Help us get the word out to more as this is a critical property for the Illahee Preserve’s long range plan, as once it is gone it is gone. Email Commissioners at: Kitsapcommissiones@co.kitsap.wa.us
Thanks to Steve for letting us share his response as an example of what is being sent.
Please seriously consider incorporating the Timbers Edge project into your budget process. We have a unique opportunity to acquire this land for the betterment of the Illahee community as well as the greater Bremerton area as a pristine rural escape for our citizens.
The owner of the property is doing everything he can to make this property attainable by the county in an interest in it’s preservation. And, he is doing this at great expense to himself. This is an unbelievably generous gesture on his part. We can’t afford to let it slip through our fingers.
I have personally contributed thousands of dollars in the past in an effort to secure these lands and would be thrilled with the county’s support in this endeavor. I will be willing to contribute as far as I am able, if it will help ensure this acquisitions success. PLEASE take advantage of this rare Golden Opportunity and include this funding in your budget – for the good of all.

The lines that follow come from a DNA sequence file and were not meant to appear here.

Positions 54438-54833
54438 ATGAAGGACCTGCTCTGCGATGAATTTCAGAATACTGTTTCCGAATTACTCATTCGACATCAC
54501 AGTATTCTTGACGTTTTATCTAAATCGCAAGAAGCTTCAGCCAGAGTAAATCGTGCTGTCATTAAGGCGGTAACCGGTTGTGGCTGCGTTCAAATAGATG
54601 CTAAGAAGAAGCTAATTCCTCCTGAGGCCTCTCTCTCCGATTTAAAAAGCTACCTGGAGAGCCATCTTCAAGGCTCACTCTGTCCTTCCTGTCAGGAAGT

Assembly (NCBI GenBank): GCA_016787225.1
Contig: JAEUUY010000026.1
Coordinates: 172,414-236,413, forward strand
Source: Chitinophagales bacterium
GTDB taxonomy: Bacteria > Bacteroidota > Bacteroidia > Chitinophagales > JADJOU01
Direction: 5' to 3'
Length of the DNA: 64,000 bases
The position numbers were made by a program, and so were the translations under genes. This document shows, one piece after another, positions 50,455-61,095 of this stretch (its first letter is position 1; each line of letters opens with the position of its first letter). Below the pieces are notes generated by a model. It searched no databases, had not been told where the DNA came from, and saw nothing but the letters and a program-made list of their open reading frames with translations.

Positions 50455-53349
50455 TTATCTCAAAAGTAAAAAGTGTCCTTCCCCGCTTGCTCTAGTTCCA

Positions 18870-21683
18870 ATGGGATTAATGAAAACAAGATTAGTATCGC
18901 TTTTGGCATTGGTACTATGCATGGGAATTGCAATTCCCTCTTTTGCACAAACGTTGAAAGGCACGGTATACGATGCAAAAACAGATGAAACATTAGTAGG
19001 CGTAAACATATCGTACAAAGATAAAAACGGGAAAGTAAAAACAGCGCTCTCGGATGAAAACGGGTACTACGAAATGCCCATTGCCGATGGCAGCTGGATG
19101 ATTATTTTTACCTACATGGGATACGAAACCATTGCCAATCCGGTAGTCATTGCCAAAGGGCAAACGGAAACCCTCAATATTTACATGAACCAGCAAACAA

Avery House. Permission was given to share excerpts from another letter to the Commissioners that provides information on the Avery Homestead (the photo is what it looks like today).
Many years ago my husband and I moved to Illahee and bought an old summer cabin alongside Illahee Creek and downstream of the Avery Homestead/Timbers Edge. We suddenly became owners of a 15 acre forest. What possibly could a boy from Brooklyn and a girl raised in the Hawaiian Islands know what to do with a raging winter stream, a failing culvert, and a desire to step back in time and opt for a quiet life, enjoy the countryside and listen to the frogs chirping at night?